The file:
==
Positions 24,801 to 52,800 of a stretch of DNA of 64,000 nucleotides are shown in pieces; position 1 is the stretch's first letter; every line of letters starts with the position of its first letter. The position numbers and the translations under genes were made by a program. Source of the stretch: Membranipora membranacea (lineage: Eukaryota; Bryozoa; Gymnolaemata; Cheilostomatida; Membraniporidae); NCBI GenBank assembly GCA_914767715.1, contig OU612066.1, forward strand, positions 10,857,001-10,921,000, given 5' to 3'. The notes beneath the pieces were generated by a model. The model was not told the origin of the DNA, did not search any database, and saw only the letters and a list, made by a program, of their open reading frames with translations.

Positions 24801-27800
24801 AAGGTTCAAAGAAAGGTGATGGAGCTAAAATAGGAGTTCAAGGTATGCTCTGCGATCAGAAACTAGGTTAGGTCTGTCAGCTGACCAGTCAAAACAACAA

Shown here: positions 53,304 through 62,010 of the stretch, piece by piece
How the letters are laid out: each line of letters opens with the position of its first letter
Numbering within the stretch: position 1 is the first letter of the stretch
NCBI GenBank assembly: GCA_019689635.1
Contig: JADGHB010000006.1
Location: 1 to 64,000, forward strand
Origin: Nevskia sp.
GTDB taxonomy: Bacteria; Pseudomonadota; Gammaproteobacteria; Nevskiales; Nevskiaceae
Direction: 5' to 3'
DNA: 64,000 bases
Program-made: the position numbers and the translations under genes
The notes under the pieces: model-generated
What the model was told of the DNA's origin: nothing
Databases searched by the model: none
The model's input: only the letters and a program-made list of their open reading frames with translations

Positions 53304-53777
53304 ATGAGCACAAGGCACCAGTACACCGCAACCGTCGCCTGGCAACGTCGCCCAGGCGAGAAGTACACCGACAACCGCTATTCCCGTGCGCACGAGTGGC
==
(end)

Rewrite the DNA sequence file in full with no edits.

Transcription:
Positions 24,801 to 52,800 of a stretch of DNA of 64,000 nucleotides are shown in pieces; position 1 is the stretch's first letter; every line of letters starts with the position of its first letter. The position numbers and the translations under genes were made by a program. Source of the stretch: Membranipora membranacea (lineage: Eukaryota; Bryozoa; Gymnolaemata; Cheilostomatida; Membraniporidae); NCBI GenBank assembly GCA_914767715.1, contig OU612066.1, forward strand, positions 10,857,001-10,921,000, given 5' to 3'. The notes beneath the pieces were generated by a model. The model was not told the origin of the DNA, did not search any database, and saw only the letters and a list, made by a program, of their open reading frames with translations.

Positions 24801-27800
24801 AAGGTTCAAAGAAAGGTGATGGAGCTAAAATAGGAGTTCAAGGTATGCTCTGCGATCAGAAACTAGGTTAGGTCTGTCAGCTGACCAGTCAAAACAACAA

Shown here: positions 53,304 through 62,010 of the stretch, piece by piece
How the letters are laid out: each line of letters opens with the position of its first letter
Numbering within the stretch: position 1 is the first letter of the stretch
NCBI GenBank assembly: GCA_019689635.1
Contig: JADGHB010000006.1
Location: 1 to 64,000, forward strand
Origin: Nevskia sp.
GTDB taxonomy: Bacteria; Pseudomonadota; Gammaproteobacteria; Nevskiales; Nevskiaceae
Direction: 5' to 3'
DNA: 64,000 bases
Program-made: the position numbers and the translations under genes
The notes under the pieces: model-generated
What the model was told of the DNA's origin: nothing
Databases searched by the model: none
The model's input: only the letters and a program-made list of their open reading frames with translations

Positions 53304-53777
53304 ATGAGCACAAGGCACCAGTACACCGCAACCGTCGCCTGGCAACGTCGCCCAGGCGAGAAGTACACCGACAACCGCTATTCCCGTGCGCACGAGTGGC